Meet the Heart and Soul of Aquiares: Stories of Dedication, Heritage, and Leadership
The backbone of Aquiares is its people, many of whom have been there for a long time and also many who share heritage, with parents and grandparents. One example is the mill manager Armando Jara, whose father used to be the Agronomist and retired after 44 harvests. Rafael Acuña the financial manager has also been at Aquiares for 40 plus years, he started as a farm hand, working in the field, and he’s pretty much done every job there is on the farm, then he started an administrative role as a cashier, then an accountant, then the head accountant and now he’s the financial manager.
He’s the nicest dude, he’s got this huge moustache, and he’s full of jokes, he never gets angry, also he’s this great balance for me because he’s always thinking of the risks whereas I’m always keen to take a chance. It’s really hard to mention everyone because there are so many amazing people involved!
Navigating Climate Chaos: Aquiares' Approach to Weather Challenges and Climate Change
We feel like we’re getting slammed by a different curve ball every year when it comes to weather, and what does that mean we’ll be facing in ten or twenty years. We have all this data thanks to my dad, he was much more of an engineer than me, thanks to him we have a 37 year record of daily rainfall. So when you have a graph and you can see changes from year to year compared to the 37 year average you can really see how crazy things are. Our approach when it comes to climate change is adaptation, mitigation and reducing carbon towards a goal of net zero.
In the past the farm was just coffee, you could be on one side of the farm and you could literally see to the other side, there was nothing blocking your view. Now, it’s a freaking forest, you can’t see more than a hundred metres in front of you, and that’s a big change. We’ve tried to make Aquiares a bit of a research hub, having all these varietal gardens and making these different alliances with World Coffee Research or working with CATIE (Tropical Agricultural Research and Higher Education Centre), it becomes really important. In essence the approach is to open the doors of your farm to whoever wants to come see it and to take advice and collaborate wherever possible. So there’s adaptation with doing this research, doing things like finding the best varietals, mitigation in things like growing shade crops and then the carbon emissions lowering, well, that’s really just about good karma!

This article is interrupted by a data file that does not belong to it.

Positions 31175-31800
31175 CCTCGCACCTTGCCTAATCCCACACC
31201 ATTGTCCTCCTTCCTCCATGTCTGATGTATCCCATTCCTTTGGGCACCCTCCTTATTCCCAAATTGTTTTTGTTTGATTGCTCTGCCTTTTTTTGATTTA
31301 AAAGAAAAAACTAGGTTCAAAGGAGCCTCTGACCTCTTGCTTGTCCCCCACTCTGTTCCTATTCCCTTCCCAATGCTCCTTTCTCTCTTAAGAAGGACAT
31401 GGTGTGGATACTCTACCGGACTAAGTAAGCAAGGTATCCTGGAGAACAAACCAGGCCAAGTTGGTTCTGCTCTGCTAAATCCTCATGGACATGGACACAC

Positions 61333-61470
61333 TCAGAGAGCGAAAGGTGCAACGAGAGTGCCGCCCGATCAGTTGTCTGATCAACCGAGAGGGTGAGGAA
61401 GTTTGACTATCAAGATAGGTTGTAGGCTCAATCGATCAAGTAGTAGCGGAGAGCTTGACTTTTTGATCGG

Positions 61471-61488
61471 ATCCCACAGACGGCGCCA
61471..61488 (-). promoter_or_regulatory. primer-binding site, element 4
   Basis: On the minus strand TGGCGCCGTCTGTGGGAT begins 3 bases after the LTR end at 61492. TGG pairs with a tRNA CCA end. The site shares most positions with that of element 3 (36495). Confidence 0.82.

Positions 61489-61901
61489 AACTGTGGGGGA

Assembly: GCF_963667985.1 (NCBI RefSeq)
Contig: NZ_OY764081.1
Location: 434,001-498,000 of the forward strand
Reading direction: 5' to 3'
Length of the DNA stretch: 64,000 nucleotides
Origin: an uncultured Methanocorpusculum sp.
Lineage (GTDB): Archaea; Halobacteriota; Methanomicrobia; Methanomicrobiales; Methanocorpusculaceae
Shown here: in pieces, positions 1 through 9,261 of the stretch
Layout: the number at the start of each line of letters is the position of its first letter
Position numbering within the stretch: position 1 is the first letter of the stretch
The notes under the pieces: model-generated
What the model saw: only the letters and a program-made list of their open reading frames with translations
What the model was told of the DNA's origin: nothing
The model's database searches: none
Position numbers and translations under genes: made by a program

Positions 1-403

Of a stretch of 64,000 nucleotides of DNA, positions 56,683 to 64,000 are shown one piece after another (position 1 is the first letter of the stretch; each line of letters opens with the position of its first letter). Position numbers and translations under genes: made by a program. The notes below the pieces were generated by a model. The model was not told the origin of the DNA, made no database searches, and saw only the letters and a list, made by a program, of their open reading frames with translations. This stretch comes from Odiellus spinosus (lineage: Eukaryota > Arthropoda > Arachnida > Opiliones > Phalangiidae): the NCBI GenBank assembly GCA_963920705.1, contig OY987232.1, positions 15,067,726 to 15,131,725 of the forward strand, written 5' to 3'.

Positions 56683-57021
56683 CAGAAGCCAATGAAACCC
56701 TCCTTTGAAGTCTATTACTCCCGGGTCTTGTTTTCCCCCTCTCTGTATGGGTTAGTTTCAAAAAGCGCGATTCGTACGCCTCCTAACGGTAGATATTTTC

So here I am at home with my kid in 2022 and I’ve been working at Aquiares since 2013, so just short of a decade, I’m 34 and I think there is still a lot to be done and so many exciting challenges ahead. Every time I think about it, I think, I’m all in.
They expanded the farm and invested a lot in the mill, they were leaders in pushing wet fermentation, and producing wet processed coffee at a time when naturally processed coffees were prevalent. Then of course another key person in the farm's history is my father who took over in the 90s, he took over this still pretty old school estate where people didn’t own their homes, and if you lost your job, you lost your home. My father had worked as a politician in Nicaragua and had all of this frustration having failed to turn Nicaragua into a Democracy, it fell into the hands of the Sandinistas who are still the current dictators. So he saw Aquiares as, the job he was going to retire in, he took it on when he was 62 and worked it until he was 80, he did all of these transformative things, turning it into a real community, turning it from a more extractional farm into an agroforestry model, trying to sell high quality coffee more directly.
He was a huge part of making the farm where it is today, developing a really good team and a really good organisation. Empowering people from the town to take on jobs as accountants, or engineers or agricultural engineers. He built this team of people who were really looking up to him and developed it into this symbiotic relationship between the town, the community and the farm and it handed me a really solid foundation to go crazy. I’m working with people that are happy, are loyal and have a purpose. It’s a big responsibility but it’s a great opportunity, so when i was at uni and all my classmates were deciding what to do and going to employer fairs and deciding what to do and I wasn’t sure what I should do, my gut was telling me to stay with the family business. There were moments where I was very well aware and committed to the great opportunity that I had with Aquiares, it was clear to me that I needed to go at it full throttle.